There is a woman who sells American and English pastries at the market in the Place des Prêcheurs. She is beautiful and reminds me of the photographs I have seen of Cherokee women. For a school assignment we have to interview an aixois, someone from Aix, so one day at the market I ask her if she might be willing to talk to me about her life in the south of France. She agrees. Her name is Juliette, and we meet the following week for coffee at her favorite café on the Cours Mirabeau, the main, plane tree-lined street in Aix. She is so impressed with my French that she invites me to come to her house and bake with her later that week. It happens to fall on my birthday. Juliette makes me a cheesecake and tells me about how she spent a year in Wisconsin when she was sixteen.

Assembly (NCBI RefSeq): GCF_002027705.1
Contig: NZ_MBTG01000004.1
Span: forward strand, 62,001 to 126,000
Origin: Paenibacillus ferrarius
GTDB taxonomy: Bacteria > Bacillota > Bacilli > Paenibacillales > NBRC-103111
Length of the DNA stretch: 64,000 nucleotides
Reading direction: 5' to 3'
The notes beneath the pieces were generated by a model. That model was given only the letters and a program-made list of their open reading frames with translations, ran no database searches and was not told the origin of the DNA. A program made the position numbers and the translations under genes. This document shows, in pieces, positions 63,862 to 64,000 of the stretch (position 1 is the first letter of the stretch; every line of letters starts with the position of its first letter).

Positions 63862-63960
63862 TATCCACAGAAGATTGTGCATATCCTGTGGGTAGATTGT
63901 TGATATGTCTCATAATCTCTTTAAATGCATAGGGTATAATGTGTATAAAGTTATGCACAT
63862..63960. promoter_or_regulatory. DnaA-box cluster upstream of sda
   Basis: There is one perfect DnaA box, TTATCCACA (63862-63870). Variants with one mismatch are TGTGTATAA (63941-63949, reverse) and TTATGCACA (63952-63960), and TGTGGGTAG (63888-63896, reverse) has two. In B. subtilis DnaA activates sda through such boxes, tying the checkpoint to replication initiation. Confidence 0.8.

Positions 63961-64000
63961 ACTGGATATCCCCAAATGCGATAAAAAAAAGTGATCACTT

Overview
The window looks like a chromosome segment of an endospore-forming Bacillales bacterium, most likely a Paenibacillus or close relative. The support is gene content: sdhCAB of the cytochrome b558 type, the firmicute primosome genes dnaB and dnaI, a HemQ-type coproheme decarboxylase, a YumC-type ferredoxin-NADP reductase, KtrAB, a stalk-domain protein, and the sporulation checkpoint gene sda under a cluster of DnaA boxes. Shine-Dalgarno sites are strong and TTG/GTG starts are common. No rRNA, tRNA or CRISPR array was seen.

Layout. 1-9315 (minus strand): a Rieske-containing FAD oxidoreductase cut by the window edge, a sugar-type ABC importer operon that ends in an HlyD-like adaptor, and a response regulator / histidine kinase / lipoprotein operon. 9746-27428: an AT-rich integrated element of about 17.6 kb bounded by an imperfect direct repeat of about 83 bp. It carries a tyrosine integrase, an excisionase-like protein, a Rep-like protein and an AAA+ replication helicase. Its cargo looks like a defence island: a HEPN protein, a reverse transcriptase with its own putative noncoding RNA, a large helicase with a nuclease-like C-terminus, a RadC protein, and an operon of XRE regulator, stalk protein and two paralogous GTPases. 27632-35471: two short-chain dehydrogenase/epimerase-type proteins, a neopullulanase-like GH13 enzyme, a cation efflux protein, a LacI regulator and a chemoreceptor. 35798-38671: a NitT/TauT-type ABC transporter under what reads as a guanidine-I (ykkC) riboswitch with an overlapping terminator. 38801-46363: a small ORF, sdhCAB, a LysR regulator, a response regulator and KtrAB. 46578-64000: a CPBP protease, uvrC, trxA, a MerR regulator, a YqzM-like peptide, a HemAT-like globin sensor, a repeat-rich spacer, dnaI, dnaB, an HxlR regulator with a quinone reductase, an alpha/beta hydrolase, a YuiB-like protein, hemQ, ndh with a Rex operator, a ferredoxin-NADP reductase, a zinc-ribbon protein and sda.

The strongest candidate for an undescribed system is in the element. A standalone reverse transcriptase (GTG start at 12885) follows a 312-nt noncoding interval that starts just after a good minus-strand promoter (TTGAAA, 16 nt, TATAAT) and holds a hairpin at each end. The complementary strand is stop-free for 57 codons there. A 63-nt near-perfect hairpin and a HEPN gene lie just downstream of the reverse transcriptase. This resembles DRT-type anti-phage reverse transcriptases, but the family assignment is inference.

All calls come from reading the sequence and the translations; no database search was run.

“There is no better city in the world,” she says, “than New York.”